UPDATE - This ole historical house on Henry's Fork, likely built during the Civil War by the Ash family, has crumbled some more since original story in 2006, barely surviving some more floods
This ole house along Henry's Fork, which divides
Calhoun and Roane, is barely clinging to its existence ...
... after a hundred floods and being abandoned for nearly 50 years
The roof is partly off, windows are out, exposing the upstairs ...
... and the nearby bedroom through which the chimney once rose
By Bob Weaver 2006
It's an old house a few feet from Henry's Fork, likely 100 years old, still barely clinging to its existence.
The chimney has fallen to the ground in what was the living room, the windows are out, parts of the roof are missing and the building has buckled.
It has survived the swollen flood waters of Henry's Fork a hundred times, but now, its' days are numbered.
Some old timers said it was built by the Ash family who came to the area at least 29 years before the Civil War.
Dozens of families lived in the house, which for many years was owned by Clarence Mace.
Edward Starcher, 79 (pictured left), was born in the house in 1927. "We moved around a lot tryin' to make it, livin' here and there."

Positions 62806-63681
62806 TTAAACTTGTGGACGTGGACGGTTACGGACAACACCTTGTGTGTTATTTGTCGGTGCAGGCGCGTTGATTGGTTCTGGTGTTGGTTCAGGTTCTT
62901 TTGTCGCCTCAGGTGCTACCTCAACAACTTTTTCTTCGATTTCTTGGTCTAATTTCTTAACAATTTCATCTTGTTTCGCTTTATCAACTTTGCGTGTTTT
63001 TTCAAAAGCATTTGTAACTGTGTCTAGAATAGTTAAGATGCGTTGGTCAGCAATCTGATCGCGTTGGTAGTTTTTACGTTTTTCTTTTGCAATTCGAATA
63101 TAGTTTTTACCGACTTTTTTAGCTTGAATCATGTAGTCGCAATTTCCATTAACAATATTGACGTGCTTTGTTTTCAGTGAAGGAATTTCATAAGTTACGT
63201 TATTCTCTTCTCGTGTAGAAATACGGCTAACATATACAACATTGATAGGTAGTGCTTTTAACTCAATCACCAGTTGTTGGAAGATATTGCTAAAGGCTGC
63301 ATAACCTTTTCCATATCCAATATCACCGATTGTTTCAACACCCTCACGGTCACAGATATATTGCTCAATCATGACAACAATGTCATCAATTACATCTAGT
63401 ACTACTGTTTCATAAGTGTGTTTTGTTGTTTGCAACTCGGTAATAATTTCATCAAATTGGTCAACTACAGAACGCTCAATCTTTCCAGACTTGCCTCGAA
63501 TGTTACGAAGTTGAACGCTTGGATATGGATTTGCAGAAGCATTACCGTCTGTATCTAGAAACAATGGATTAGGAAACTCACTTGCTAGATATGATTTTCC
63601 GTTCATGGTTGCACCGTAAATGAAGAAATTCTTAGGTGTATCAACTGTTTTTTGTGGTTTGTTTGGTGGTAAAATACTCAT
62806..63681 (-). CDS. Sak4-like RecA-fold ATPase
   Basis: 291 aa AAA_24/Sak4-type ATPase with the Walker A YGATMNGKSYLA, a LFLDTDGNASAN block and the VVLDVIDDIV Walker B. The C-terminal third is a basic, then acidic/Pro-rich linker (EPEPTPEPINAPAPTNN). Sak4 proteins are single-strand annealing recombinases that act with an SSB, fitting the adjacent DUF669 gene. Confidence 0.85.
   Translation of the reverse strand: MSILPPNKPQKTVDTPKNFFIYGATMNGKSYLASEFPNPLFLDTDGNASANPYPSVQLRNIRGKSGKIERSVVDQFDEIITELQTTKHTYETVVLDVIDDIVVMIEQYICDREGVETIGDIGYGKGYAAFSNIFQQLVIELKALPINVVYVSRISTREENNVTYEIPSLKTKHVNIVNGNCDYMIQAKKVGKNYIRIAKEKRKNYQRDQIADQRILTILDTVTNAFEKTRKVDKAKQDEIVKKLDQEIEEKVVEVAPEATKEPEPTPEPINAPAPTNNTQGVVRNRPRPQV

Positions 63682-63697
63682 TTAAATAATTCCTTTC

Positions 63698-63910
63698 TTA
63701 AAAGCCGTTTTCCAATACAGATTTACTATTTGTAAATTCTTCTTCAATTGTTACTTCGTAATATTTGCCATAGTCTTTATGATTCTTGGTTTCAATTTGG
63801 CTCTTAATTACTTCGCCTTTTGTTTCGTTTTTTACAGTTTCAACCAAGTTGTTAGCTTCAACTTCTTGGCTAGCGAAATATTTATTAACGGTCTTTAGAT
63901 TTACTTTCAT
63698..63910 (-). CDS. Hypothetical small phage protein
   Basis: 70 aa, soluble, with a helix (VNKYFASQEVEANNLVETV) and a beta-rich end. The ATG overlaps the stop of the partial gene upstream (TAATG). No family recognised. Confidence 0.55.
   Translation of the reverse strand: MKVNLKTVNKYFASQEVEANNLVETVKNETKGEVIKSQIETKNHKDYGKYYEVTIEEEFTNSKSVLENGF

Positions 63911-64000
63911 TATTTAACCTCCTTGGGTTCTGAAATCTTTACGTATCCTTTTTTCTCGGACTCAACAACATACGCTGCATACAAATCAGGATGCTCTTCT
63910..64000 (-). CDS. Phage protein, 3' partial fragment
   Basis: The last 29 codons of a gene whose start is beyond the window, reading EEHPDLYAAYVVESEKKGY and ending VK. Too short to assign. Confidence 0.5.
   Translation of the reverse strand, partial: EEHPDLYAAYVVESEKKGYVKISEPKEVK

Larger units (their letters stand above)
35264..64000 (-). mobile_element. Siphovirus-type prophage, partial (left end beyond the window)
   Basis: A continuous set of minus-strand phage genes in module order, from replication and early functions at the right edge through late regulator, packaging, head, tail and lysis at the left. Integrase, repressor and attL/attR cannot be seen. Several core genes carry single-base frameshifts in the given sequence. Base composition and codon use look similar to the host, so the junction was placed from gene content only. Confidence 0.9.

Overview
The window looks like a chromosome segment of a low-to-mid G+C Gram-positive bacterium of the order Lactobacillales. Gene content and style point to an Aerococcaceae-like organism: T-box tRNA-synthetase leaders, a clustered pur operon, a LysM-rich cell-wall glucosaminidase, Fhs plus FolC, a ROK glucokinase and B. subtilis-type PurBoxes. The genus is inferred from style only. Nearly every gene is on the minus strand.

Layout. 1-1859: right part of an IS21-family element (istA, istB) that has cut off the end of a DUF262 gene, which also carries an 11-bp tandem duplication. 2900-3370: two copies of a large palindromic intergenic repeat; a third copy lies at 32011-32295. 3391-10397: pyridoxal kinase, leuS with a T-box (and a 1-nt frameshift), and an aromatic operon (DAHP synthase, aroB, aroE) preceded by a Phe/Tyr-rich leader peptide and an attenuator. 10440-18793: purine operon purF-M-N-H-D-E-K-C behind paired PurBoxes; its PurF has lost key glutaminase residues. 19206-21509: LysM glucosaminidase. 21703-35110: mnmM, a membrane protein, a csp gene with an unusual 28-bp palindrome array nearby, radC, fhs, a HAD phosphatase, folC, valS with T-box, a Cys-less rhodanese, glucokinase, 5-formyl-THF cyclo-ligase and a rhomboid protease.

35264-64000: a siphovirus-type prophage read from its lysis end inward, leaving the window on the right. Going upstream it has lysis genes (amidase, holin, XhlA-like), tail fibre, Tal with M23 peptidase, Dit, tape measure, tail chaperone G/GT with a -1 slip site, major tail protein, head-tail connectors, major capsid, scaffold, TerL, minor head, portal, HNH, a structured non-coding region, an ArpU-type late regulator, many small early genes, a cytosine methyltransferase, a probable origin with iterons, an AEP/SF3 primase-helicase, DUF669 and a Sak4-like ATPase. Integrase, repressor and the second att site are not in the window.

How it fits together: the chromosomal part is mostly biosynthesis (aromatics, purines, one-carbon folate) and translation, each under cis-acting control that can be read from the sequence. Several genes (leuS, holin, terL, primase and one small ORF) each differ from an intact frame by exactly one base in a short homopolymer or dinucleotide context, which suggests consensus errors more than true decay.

His parents, Fred and Hilda Nichols Starcher lived in the house during the Great Depression and returned again to the house in 1950, likely among the last occupants.
During one flood, "Dad went to bed and woke up to see wood from his wood box floating around his bed," said Starcher. "The creek is filled up now, and Henry's Fork floods a lot more often."
The old house never had electricity (electric came in the early 1950s, was heated with a fireplace, had a dug well and outhouse. "An outfit came around and built outhouses, way back when," said Starcher.
Starcher is the last surviving member of his family, having resided on Daniel's Run for about 45 years. His brother Ollie was killed in Korea. His wife passed away in 2000.
The fireplace has collapsed to the ground floor
A government approved outhouse stands nearby